Almost a quarter of cancer cases could be avoided by making changes to lifestyles.
This is according to recent research conducted by scientists in Denmark who suggested that following health living advice could reduce the incidence of bowel cancer by 23 per cent.
The report, which was published in the British Medical Journal, looked at over 55,000 men and women aged between 50 and 64.
Their lifestyles were assessed based around levels of physical activity, waist circumference, smoking, alcohol and diet.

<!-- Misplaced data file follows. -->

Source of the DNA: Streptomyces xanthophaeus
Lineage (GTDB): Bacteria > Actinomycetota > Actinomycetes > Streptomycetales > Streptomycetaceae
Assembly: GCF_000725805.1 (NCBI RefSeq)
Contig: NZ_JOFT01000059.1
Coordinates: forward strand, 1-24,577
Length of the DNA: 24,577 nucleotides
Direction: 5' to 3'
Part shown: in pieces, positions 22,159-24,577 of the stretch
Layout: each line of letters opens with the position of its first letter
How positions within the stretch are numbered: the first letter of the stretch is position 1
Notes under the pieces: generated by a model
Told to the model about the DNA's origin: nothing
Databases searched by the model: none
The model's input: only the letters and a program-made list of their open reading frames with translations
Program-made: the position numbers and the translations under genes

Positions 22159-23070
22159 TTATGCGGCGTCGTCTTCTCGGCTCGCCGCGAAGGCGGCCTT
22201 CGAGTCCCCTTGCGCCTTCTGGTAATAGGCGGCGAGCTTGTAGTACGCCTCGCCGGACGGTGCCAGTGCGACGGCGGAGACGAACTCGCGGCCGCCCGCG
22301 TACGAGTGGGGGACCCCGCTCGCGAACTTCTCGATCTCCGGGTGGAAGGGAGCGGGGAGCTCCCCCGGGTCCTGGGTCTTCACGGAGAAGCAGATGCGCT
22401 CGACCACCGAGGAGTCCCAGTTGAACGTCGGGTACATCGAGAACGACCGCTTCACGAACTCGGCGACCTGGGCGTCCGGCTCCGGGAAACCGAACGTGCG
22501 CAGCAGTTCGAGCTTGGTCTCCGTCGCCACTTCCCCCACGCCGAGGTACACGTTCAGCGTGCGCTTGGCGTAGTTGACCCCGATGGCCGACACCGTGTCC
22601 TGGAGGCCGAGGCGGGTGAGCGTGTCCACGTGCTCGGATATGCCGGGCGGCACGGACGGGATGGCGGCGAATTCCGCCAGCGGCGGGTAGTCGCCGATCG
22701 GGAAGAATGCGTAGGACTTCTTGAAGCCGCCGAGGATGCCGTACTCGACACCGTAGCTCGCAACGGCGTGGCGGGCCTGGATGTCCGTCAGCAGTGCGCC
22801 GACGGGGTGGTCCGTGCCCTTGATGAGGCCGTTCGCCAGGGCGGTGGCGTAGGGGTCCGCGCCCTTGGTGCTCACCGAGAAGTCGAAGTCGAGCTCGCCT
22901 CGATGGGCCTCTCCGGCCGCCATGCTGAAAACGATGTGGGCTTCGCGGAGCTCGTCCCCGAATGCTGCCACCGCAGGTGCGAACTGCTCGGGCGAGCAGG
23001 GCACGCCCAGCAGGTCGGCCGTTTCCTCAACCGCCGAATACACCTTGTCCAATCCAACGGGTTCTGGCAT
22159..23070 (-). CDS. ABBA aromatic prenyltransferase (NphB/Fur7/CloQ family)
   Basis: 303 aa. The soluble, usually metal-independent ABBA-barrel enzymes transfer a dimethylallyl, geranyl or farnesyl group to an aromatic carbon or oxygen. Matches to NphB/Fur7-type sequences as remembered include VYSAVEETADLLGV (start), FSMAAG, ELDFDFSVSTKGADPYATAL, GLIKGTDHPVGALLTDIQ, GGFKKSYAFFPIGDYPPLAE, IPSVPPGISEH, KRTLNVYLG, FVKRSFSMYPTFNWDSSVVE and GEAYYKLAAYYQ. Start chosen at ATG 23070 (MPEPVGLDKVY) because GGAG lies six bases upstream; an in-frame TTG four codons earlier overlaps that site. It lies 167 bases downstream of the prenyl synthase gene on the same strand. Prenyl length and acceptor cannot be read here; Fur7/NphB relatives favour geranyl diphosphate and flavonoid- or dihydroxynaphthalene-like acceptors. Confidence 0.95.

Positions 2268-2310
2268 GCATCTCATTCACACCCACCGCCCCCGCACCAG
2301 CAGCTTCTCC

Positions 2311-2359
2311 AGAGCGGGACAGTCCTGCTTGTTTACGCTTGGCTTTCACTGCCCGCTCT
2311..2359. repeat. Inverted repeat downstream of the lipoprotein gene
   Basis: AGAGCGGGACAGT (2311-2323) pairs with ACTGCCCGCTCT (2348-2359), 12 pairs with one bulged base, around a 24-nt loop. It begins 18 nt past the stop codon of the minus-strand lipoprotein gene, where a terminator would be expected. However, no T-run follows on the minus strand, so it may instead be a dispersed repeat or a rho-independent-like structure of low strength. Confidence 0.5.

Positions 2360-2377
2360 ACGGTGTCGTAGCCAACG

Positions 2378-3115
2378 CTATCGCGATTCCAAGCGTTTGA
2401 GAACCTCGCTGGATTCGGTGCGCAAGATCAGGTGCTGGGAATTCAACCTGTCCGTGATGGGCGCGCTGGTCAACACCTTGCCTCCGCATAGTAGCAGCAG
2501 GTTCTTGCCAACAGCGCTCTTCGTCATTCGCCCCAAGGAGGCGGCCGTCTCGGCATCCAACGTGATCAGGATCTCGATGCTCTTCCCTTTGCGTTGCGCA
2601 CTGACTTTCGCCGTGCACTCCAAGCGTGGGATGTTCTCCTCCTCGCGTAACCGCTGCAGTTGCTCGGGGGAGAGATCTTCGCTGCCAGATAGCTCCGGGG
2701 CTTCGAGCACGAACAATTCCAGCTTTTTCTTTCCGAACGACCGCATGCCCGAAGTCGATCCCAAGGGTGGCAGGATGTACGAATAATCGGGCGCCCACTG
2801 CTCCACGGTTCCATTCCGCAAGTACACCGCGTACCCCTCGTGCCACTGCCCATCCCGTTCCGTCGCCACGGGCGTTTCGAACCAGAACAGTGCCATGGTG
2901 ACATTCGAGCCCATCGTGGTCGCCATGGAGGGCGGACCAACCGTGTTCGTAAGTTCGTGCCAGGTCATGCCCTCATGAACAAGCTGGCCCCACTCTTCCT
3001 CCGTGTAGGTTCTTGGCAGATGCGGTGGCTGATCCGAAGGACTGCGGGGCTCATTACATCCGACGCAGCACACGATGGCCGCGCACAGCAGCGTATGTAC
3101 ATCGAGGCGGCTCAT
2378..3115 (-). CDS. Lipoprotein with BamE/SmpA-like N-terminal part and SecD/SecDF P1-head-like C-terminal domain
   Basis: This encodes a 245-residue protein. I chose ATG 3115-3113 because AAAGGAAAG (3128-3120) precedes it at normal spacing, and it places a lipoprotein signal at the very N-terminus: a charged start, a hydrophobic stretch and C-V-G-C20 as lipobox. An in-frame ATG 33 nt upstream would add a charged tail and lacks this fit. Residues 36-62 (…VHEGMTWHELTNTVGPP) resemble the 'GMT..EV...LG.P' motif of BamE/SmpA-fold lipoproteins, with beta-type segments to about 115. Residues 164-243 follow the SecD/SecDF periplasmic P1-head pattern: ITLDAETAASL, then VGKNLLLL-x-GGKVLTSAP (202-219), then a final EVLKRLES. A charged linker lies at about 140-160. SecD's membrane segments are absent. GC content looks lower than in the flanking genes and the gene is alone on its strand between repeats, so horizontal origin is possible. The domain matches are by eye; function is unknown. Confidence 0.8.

A total of 678 volunteers were diagnosed with bowel cancer over a ten-year period, a figure the scientists worked out could be 23 per cent lower if people had followed health advice in all five lifestyle factors.
The researchers concluded: "Our study reveals the useful public health message that even modest differences in lifestyle might have a substantial impact on colorectal cancer risk and emphasises the importance of continuing vigorous efforts to convince people to follow the lifestyle recommendations."
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